Preparing your team for disruption with kaizen | Rob Redenbach | Resilience
Business resilience in the time of COVID-19
At ICMI we are fortunate to have Australia’s best business thinkers in our stable. Our speakers are experts in change management, dealing with disruption and guiding businesses through uncharted waters.
The current health crisis presents several challenges in both protecting our staff’s health today, and protecting their income tomorrow as business realities set in. With this in mind, we’ve asked our speakers to share their insights on how businesses can ride the shockwave and minimise the impact.
About the Author:
After working with the bodyguard team of Nelson Mandela, Rob Redenbach successfully transferred the strategies of personal safety to leadership and resilience. Here’s what he had to say:
Preparing your team for disruption with Kaizan
Think of your business as a wheel with spokes. The spokes represent the unique features of what your business does: your product; your service; your equipment; your website; your administration processes, etc. The spokes are what separates your business from your competitors, but what binds your spokes together, and what allows your wheel to turn, is the hub. And the hub, of course, is people. If your hub turns smoothly and well, then the wheel functions as it is intended to function. However, because the hub is the part of the wheel that turns, that means the hub is where the friction is. And where there’s friction, there’s heat. If the people in your hub lack resilience, i.e. if the people in your hub lack the ability to work under pressure, manage disruption, deal with change, etc., buying new spokes is not the solution.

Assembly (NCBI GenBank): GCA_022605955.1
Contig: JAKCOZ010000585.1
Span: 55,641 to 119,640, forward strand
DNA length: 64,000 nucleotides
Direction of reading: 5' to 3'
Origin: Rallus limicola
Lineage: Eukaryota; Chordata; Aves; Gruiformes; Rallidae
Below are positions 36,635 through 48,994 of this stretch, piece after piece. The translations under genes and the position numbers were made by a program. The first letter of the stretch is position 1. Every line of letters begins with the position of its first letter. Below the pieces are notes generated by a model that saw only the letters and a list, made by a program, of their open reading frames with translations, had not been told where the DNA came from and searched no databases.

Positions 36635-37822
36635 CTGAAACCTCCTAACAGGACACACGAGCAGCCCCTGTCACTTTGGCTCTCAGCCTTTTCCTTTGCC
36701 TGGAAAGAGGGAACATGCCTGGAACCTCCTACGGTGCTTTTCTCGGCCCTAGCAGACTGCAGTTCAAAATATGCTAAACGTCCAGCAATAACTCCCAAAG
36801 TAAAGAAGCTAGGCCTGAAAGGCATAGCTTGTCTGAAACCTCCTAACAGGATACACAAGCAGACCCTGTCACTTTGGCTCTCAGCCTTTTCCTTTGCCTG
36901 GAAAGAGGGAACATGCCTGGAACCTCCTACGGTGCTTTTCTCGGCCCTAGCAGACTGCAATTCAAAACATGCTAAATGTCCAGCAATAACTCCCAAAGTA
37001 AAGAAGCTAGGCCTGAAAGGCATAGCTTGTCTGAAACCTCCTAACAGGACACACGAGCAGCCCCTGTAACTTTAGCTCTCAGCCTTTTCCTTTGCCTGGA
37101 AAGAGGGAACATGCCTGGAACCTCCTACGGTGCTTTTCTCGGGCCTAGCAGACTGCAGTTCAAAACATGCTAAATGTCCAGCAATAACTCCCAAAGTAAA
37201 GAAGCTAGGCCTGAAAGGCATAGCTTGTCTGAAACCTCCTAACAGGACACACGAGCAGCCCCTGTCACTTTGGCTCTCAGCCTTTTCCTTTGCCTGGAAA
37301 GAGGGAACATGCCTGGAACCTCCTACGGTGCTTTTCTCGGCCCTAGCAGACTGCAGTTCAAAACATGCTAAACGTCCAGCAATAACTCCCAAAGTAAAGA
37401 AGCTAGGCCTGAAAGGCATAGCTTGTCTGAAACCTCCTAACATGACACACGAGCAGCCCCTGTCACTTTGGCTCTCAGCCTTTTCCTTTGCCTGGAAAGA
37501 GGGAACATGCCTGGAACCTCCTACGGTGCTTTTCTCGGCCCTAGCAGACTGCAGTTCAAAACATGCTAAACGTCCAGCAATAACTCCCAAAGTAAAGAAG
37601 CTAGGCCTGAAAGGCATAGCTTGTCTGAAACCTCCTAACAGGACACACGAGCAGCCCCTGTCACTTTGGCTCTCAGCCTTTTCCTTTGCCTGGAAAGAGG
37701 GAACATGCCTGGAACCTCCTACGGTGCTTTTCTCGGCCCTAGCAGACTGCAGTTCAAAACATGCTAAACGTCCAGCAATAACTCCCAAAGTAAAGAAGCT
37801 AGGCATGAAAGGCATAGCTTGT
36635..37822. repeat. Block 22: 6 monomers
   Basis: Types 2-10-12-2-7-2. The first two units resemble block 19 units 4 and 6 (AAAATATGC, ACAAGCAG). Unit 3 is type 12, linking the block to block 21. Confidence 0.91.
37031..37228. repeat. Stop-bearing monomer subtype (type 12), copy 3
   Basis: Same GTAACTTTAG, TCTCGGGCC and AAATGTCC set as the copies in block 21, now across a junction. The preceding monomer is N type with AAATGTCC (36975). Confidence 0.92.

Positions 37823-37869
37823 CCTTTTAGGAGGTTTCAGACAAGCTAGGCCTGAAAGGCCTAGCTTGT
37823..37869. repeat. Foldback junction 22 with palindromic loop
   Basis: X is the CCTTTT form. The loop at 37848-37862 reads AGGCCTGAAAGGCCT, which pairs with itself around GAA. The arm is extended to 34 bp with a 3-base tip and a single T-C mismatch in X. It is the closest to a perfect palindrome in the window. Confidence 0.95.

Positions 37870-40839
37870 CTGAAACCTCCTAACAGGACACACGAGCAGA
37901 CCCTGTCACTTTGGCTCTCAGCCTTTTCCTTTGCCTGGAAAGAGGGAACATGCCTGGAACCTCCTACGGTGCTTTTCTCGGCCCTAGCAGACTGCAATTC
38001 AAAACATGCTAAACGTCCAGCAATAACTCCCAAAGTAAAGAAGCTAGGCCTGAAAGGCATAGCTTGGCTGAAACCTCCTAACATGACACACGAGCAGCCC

Whether your team consists of several thousands of people or just you, invest in developing a more resilient hub. Provide your team with opportunities to learn. Give them experiences that are challenging. As clichéd as it may sound; facilitate an environment where they are stretched. To paraphrase Steve Sammartino: cross train your staff before they need to fill a gap in an emergency. The cross-training process is a valuable investment not just because it makes the organisation more capable, but also because it makes the individual more confident (which in turn fosters resilience).
Similarly, exposing your team to new technology sooner rather than later drags them out of their comfort zone and, in the process, gives them a first-hand understanding of dealing with change.
The Japanese have a term for the idea of continuous improvement: kaizen. Put simply, kaizen is the reverse of complacency. It’s a practical understanding that by consistently addressing small flaws and defects, large improvements will be achieved over time. If your goal is to be more resilient, think of kaizen as the perfect oil for the hub of your business.
Learn more about Rob